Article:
Nanotube ink turns paper into batteries
Stanford researchers coat paper with carbon nanotubes and silver nanowires to serve as electricity storage devices. Go ahead, crumple it.
A group of researchers from Stanford University have figured out a way to transform ordinary copy paper into storage units for electricity.
This week a group led by Yi Cui, professor of materials science and engineering at Stanford, demonstrated (see video) the use of an ink consisting of carbon nanotubes and silver nanowires. Once dipped in the ink and then baked, ordinary paper turns into a black paper that can act as a battery or supercapacitor. The paper retains its ability to hold a charge regardless of whether it's bent, crumpled, or rolled.
The ink looks identical to common India ink, which makes sense given the fact that Cui's ink is also made of carbon, albeit carbon nanotubes.
Cui and his team tried the ink on plastic, but found paper to be preferable because of its absorbent properties and its ability to endure crumpling. The ink could also be used as paint to create conductive walls.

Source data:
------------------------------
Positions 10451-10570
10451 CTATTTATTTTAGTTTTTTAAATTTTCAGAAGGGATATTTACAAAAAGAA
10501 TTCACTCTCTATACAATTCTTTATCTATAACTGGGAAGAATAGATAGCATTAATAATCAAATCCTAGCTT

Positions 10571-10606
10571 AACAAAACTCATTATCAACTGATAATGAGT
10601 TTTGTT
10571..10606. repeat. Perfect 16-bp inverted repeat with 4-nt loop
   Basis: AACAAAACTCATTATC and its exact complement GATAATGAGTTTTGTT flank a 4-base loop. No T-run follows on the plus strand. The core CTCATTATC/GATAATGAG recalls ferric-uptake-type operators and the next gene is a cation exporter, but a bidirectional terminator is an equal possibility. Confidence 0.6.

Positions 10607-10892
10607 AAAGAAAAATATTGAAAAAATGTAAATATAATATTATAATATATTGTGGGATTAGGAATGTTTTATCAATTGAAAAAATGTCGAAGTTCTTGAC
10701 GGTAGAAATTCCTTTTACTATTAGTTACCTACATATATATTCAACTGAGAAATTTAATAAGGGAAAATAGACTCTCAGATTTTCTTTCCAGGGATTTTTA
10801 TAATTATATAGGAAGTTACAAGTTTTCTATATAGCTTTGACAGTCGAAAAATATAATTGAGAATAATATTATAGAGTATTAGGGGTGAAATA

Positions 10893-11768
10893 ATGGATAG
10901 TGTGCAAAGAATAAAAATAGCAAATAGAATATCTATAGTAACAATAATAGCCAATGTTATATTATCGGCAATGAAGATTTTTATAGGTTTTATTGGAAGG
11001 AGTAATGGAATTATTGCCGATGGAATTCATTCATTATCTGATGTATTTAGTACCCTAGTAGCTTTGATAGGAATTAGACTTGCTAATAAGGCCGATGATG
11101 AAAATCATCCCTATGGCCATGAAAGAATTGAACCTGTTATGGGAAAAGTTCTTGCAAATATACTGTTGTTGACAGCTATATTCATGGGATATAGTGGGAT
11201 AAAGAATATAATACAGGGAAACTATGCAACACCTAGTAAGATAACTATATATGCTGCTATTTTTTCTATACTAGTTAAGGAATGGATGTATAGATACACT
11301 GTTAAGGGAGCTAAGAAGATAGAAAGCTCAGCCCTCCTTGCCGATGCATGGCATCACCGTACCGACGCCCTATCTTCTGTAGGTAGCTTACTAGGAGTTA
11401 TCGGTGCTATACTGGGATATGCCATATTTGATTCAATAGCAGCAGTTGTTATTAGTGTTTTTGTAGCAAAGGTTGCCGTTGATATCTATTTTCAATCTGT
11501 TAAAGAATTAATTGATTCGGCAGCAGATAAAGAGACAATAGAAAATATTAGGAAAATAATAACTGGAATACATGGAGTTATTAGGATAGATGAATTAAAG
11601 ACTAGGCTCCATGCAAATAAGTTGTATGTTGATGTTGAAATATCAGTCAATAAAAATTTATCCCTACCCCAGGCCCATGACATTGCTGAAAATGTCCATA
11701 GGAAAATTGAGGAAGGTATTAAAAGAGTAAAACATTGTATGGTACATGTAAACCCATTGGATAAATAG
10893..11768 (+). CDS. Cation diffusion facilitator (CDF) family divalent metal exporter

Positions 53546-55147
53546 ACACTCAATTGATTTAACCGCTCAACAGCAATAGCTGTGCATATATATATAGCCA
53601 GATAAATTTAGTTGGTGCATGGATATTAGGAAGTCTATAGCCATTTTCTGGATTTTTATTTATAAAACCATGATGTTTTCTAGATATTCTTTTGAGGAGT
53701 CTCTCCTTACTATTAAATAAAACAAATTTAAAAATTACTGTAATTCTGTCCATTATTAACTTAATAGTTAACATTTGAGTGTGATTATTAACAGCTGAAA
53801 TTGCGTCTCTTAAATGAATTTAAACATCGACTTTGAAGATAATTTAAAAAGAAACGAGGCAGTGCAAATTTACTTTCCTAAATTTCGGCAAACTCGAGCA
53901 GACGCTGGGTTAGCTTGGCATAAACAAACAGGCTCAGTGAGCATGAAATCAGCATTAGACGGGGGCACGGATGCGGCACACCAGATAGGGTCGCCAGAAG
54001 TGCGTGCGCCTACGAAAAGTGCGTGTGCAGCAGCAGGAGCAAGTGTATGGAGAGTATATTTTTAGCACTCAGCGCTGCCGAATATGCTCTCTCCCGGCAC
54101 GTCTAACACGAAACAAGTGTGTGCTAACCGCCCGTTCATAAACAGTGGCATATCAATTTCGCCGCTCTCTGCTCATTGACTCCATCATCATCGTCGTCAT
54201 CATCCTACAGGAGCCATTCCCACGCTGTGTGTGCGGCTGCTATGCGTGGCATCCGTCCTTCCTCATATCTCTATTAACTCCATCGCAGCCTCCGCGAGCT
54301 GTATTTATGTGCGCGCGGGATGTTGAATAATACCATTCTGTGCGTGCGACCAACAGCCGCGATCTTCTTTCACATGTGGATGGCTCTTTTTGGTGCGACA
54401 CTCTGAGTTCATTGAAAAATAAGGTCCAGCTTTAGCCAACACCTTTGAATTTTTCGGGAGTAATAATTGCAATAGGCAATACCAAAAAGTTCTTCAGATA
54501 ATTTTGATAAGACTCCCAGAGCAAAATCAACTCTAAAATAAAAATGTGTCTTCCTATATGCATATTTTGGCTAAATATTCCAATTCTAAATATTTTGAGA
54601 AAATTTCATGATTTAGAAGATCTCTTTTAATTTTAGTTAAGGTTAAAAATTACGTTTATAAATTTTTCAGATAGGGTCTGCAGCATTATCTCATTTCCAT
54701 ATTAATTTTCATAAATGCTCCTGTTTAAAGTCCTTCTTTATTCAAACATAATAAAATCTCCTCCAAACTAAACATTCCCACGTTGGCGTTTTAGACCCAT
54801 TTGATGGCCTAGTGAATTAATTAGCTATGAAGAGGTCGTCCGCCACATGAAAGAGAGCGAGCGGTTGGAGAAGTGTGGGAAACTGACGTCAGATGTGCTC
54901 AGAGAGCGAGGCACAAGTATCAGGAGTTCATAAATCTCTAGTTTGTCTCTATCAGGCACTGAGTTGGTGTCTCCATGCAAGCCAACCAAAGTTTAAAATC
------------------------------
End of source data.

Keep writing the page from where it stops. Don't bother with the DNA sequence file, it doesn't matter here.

The nanotechnology paper would have applications in electricity storage devices connecting to electrical grids, and could last through 40,000 charge/recharge cycles, according to Cui.
Cui said the nanomaterial transfers electricity more efficiently than normal conductors. He sees the paper providing a lightweight storage solution for energy sources, like wind and solar, which contend with the problem of not always being available on-demand. It could also be used in hybrid or all-electric cars.
Ink or printing has become a common method for scientists using nanotechnology to convey unusual properties onto ordinary objects. Innovalight has developed a proprietary. In 2007, IBM and ETH Zurich researchers developed a method for "printing" molecules.
Cui's Stanford team for the ink project includes Liangbing Hu and JangWook Choi, both post doctoral scholars, and Yuan Yang, a graduate student.
Credit: Jack Hubbard/Standford News Service